Paul S.C. Taçon FAHA FSA is Chair in Rock Art Research and Professor of Anthropology and Archaeology in the School of Humanities, Griffith University, Queensland. He also directs Griffith University’s Place, Evolution and Rock Art Heritage Unit (PERAHU). Prof. Taçon has conducted archaeological and ethnographic fieldwork since 1980 and has over 84 months field experience in remote parts of Australia, Cambodia, Canada, China, India, Malaysia, Myanmar, southern Africa, Thailand and the USA. Extensive field expeditions have been undertaken in rugged, wild areas of the Northern Territory and Wollemi National Park, NSW, Australia.
Prof. Taçon co-edited The Archaeology of Rock-art with Dr. Christopher Chippindale (1998 and republished 4 times) and has published over 200 academic and popular papers on prehistoric art, body art, material culture, colour, cultural evolution, identity and contemporary Indigenous issues. Prof. Taçon has made key archaeological discoveries in western Arnhem Land (NT) and Wollemi National Park (NSW) that have been published in journals and also have made world headlines. Much of his current research is related to better situating Australian archaeology and contact history in a Southeast Asian regional context and to more fully involving Indigenous peoples in archaeological research. He also collaborates nationally and internationally on human evolution research, including some projects involving ancient DNA sequencing.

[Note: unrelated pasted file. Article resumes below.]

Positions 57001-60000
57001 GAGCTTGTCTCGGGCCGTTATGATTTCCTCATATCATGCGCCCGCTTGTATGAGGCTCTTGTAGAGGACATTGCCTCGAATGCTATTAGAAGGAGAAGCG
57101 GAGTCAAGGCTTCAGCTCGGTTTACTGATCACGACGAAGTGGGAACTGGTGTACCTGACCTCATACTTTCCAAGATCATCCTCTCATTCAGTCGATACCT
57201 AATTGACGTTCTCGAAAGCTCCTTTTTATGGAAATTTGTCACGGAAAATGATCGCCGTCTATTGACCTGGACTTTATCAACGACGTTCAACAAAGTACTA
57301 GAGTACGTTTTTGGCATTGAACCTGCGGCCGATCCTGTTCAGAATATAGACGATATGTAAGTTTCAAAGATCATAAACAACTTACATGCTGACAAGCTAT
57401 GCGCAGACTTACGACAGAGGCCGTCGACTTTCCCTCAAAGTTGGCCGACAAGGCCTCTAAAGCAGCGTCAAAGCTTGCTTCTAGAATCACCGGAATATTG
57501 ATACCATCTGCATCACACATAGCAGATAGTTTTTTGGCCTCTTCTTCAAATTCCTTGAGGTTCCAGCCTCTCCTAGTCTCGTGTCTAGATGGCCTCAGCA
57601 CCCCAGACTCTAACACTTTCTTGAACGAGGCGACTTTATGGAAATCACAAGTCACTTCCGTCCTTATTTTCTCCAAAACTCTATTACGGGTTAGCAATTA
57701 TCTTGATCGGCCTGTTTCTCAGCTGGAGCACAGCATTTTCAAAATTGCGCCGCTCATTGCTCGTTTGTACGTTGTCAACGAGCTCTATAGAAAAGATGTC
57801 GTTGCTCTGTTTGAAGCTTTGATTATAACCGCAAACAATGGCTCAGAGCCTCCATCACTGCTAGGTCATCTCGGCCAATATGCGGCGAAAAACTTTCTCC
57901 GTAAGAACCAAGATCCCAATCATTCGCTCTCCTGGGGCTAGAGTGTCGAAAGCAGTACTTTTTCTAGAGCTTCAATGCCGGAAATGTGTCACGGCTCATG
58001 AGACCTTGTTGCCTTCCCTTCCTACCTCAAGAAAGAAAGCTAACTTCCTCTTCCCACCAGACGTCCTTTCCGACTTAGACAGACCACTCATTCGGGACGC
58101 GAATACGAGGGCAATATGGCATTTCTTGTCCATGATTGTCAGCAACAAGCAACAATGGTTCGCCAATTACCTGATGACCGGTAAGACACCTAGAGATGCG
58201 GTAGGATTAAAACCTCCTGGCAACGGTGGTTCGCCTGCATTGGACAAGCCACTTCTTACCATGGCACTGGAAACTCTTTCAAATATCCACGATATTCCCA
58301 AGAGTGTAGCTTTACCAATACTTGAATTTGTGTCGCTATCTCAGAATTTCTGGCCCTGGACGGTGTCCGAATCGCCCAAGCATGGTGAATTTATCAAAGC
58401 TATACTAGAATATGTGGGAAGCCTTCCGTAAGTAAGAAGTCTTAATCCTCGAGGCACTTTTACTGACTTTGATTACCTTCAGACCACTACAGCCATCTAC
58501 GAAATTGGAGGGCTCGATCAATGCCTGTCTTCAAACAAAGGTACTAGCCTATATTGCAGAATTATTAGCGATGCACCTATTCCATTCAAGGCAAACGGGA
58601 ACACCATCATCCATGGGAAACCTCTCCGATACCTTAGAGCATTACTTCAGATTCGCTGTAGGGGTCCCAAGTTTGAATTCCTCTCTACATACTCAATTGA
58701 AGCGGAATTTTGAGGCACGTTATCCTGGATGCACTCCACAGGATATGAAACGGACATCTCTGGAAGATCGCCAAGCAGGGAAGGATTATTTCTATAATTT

Prof. Taçon has active field projects in northern Australia, Sarawak, Malaysia and Yunnan Province, China and leads the Protect Australia’s Spirit campaign devoted to raising awareness about and threats to Australia’s unique rock art heritage and the establishment of an Australian national rock art heritage strategy. In 2013 he edited the December special issue on maritime rock art of The Great Circle, Journal of the Australian Association for Maritime History.
Fellow of the Australian Academy of the Humanities (FAHA); Fellow of the Society of Antiquaries of London (FSA)